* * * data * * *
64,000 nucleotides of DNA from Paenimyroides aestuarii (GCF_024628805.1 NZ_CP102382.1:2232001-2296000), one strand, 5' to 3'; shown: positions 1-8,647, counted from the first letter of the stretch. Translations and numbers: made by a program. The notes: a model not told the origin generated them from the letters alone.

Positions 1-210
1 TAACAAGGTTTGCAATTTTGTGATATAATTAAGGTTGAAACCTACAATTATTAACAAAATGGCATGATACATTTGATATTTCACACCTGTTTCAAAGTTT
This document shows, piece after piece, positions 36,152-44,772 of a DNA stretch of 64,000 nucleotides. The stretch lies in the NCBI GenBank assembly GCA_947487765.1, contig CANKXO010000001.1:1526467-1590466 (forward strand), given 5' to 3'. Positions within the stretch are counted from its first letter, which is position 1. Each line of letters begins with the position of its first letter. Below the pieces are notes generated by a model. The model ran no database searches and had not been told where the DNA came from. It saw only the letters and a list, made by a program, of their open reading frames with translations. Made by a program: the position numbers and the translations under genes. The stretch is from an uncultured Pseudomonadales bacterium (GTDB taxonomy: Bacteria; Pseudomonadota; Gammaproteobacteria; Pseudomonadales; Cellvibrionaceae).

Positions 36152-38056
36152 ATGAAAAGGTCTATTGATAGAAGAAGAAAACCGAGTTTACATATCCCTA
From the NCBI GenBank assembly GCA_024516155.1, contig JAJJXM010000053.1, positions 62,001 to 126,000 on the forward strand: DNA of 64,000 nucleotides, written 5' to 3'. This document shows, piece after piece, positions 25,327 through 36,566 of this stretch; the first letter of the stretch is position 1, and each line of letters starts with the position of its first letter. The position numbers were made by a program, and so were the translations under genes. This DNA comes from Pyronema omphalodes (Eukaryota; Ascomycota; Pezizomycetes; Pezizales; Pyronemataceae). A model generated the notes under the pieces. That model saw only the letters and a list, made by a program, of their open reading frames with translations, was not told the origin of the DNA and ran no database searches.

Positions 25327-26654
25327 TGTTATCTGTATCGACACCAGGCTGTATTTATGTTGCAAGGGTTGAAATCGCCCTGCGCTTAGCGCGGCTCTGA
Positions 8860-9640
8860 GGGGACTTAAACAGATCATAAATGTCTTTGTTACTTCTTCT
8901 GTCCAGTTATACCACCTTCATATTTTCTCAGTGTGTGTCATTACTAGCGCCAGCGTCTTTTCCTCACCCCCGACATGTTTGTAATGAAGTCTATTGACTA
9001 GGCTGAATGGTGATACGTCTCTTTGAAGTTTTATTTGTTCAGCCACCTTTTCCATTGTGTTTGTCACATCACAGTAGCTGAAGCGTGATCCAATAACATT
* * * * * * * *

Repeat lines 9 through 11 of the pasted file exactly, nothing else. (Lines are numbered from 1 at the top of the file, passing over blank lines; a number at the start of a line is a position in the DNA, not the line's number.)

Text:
25327 TGTTATCTGTATCGACACCAGGCTGTATTTATGTTGCAAGGGTTGAAATCGCCCTGCGCTTAGCGCGGCTCTGA
Positions 8860-9640
8860 GGGGACTTAAACAGATCATAAATGTCTTTGTTACTTCTTCT